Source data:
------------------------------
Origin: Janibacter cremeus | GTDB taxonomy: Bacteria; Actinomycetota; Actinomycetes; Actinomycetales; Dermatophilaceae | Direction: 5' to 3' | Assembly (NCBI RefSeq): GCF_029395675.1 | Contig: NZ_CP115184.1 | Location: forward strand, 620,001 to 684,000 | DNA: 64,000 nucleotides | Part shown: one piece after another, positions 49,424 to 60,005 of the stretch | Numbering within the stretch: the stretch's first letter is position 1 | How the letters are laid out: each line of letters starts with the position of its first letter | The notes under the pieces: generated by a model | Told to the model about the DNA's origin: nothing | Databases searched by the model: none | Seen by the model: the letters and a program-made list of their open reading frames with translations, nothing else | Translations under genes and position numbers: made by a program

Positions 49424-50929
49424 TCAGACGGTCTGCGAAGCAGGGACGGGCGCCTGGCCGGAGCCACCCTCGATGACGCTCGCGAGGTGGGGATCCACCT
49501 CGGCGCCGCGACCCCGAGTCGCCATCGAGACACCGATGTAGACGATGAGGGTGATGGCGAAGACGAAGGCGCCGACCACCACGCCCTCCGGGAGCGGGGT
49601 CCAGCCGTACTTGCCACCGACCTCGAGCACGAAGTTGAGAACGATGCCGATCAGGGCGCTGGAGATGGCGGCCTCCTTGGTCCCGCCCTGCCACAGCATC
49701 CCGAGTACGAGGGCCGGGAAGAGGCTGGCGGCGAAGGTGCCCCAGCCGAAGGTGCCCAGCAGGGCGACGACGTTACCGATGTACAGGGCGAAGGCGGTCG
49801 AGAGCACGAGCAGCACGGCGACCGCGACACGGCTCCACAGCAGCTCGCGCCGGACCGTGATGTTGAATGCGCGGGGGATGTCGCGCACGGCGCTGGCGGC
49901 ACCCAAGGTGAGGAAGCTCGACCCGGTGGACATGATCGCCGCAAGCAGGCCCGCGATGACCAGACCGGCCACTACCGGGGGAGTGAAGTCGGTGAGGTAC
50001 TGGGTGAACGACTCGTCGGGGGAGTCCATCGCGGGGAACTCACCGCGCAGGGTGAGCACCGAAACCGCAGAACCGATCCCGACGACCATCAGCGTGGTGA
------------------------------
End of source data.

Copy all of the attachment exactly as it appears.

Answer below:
Origin: Janibacter cremeus | GTDB taxonomy: Bacteria; Actinomycetota; Actinomycetes; Actinomycetales; Dermatophilaceae | Direction: 5' to 3' | Assembly (NCBI RefSeq): GCF_029395675.1 | Contig: NZ_CP115184.1 | Location: forward strand, 620,001 to 684,000 | DNA: 64,000 nucleotides | Part shown: one piece after another, positions 49,424 to 60,005 of the stretch | Numbering within the stretch: the stretch's first letter is position 1 | How the letters are laid out: each line of letters starts with the position of its first letter | The notes under the pieces: generated by a model | Told to the model about the DNA's origin: nothing | Databases searched by the model: none | Seen by the model: the letters and a program-made list of their open reading frames with translations, nothing else | Translations under genes and position numbers: made by a program

Positions 49424-50929
49424 TCAGACGGTCTGCGAAGCAGGGACGGGCGCCTGGCCGGAGCCACCCTCGATGACGCTCGCGAGGTGGGGATCCACCT
49501 CGGCGCCGCGACCCCGAGTCGCCATCGAGACACCGATGTAGACGATGAGGGTGATGGCGAAGACGAAGGCGCCGACCACCACGCCCTCCGGGAGCGGGGT
49601 CCAGCCGTACTTGCCACCGACCTCGAGCACGAAGTTGAGAACGATGCCGATCAGGGCGCTGGAGATGGCGGCCTCCTTGGTCCCGCCCTGCCACAGCATC
49701 CCGAGTACGAGGGCCGGGAAGAGGCTGGCGGCGAAGGTGCCCCAGCCGAAGGTGCCCAGCAGGGCGACGACGTTACCGATGTACAGGGCGAAGGCGGTCG
49801 AGAGCACGAGCAGCACGGCGACCGCGACACGGCTCCACAGCAGCTCGCGCCGGACCGTGATGTTGAATGCGCGGGGGATGTCGCGCACGGCGCTGGCGGC
49901 ACCCAAGGTGAGGAAGCTCGACCCGGTGGACATGATCGCCGCAAGCAGGCCCGCGATGACCAGACCGGCCACTACCGGGGGAGTGAAGTCGGTGAGGTAC
50001 TGGGTGAACGACTCGTCGGGGGAGTCCATCGCGGGGAACTCACCGCGCAGGGTGAGCACCGAAACCGCAGAACCGATCCCGACGACCATCAGCGTGGTGA